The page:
Arctic® Apples: Good for the Retailer

We have recently explored the benefits Arctic® apples can offer to growers and packers – but what about retailers? Generating consumer excitement, reducing shrink and increasing eye-appeal are just a few of the things that will deliver value to the retailer. Consumers, now more than ever, are interested in nutrition and convenience – just what Arctic® apples provide! Shoppers will be attracted by this exciting new product because it offers them tangible benefits such as the ability to add apple slices to salads or kids’ lunches without the browning; giving them more of that fresh, tasty “first-bite” eating experience the whole way
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Arctic® Apples: Good for the Packer

Last week, we kicked off what will be a series of blog entries covering how nonbrowning Arctic® apples benefit each link along the supply chain. Our first entry focused on advantages for growers and apple packers will find that many of these same benefits apply to them too. As with the growers, packers will find that nonbrowning apples can reduce cullage and improve packout quality – primarily through decreased visibility of surface damage from bin rub and packing line bruising. Another key benefit for growers and packers is that Arctic® apples will be much better suited to less labor-intensive picking/packing techniques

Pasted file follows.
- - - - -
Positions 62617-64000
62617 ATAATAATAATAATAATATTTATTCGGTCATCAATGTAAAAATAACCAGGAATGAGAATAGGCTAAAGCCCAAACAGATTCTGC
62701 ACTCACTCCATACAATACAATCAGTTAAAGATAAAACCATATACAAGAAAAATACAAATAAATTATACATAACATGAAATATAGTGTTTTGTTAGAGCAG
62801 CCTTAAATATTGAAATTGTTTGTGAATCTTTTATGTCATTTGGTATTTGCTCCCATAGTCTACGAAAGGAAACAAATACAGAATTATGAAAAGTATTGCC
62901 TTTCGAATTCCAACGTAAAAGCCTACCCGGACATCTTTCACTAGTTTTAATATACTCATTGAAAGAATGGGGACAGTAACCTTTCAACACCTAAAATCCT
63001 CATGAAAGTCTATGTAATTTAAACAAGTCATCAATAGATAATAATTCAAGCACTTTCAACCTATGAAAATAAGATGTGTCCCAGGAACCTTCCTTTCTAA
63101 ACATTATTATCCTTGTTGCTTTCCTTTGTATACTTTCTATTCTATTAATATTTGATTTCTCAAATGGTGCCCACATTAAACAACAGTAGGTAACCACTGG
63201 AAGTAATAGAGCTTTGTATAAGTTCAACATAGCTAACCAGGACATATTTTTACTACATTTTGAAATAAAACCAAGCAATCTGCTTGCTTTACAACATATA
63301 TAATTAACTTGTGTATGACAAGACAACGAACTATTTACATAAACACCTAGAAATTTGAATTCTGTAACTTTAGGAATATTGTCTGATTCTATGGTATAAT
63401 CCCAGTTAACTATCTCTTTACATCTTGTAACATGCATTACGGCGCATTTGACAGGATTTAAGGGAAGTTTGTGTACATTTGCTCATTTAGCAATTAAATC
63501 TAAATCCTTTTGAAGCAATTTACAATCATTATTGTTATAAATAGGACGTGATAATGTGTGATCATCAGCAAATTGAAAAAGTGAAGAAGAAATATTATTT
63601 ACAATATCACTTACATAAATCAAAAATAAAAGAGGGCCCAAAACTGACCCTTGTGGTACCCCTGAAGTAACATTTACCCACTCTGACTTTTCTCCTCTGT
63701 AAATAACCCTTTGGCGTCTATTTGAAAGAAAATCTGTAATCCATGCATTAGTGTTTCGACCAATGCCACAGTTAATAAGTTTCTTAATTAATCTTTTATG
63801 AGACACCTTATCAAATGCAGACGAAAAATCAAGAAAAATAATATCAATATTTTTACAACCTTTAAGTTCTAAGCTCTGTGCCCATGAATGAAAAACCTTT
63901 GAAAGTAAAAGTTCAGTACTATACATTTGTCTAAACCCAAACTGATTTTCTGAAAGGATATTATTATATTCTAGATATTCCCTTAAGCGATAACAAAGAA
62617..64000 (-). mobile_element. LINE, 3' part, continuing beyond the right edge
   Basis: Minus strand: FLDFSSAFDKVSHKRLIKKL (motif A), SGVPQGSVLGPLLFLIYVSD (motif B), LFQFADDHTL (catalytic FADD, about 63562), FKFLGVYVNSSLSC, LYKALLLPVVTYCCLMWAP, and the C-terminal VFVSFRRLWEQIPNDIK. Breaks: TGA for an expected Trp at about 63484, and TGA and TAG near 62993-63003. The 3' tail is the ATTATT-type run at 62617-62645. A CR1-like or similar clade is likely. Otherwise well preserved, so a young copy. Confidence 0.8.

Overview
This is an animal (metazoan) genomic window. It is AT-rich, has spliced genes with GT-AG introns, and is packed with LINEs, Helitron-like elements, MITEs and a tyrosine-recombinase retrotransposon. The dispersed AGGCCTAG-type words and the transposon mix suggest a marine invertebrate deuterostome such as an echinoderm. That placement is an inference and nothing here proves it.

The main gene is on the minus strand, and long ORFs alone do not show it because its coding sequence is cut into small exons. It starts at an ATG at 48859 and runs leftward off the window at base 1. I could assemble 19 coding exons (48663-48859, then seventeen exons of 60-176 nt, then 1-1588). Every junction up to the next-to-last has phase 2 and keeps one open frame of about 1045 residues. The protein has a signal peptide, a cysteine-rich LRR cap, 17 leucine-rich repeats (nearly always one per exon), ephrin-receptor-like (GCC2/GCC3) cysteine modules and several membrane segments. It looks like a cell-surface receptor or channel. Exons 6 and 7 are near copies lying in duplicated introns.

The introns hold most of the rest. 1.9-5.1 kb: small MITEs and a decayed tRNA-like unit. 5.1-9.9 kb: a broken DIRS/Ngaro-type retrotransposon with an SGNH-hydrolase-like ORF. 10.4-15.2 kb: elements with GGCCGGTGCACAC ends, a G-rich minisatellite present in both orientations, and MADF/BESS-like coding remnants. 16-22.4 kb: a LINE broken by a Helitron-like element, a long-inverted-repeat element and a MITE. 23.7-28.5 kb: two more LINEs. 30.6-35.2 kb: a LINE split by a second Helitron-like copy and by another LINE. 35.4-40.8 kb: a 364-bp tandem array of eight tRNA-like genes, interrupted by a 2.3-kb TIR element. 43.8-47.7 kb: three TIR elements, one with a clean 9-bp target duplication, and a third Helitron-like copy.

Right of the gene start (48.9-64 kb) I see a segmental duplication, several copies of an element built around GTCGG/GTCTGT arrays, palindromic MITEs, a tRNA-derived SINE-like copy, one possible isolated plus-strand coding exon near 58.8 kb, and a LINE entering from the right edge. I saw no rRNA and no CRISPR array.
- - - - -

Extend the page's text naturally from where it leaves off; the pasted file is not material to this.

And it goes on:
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Arctic® Apples: Good for the Grower

One question we at Okanagan Specialty Fruits are frequently asked is why we chose to develop a nonbrowning apple rather than an apple with an agronomic benefit? There are many pests that growers would love to combat with biotechnology, such as fire blight and apple scab. As a grower-led company, we certainly sympathize with these challenges and it is important to us to provide value to our fellow growers, as well as to consumers. Though our core intent with the nonbrowning trait was to spur consumption by making apples more convenient for consumers, we knew they would also benefit the
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Arctic® Apples: more apples for consumers, less for the garbage

Consumers prefer a “perfect apple” to a damaged one, and the apple industry is well aware of this. Even superficially bruised fruit is rarely bought, so much of the annually produced 200 million bushels of U.S. apples end up going to waste instead of being consumed. Superficial bruising is something that does not show on Arctic® Apples. This fruit truly has nothing wrong with it, other than visual appeal. Today, apples with even minor superficial bruising usually don’t make it through the supply chain. It’s been reported that “even under the best conditions, 10 percent or more of the crop
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Arctic® Apples help show fruits’ true quality

We have heard some people wonder, “since Arctic® apples are nonbrowning, won’t that mean older and lower quality fruit can look better than it really is?” The answer is that not only will Arctic® apples rot just like other apples, they also don’t show superficial damage which makes it much easier to tell when an apple really has gone bad. As discussed before, we have silenced the gene sequence that controls the production of polyphenol oxidase (PPO), which initiates enzymatic browning in apples. Enzymatic browning (a.k.a. primary browning) occurs when an apple’s cells are damaged, such as through cutting, bruising or
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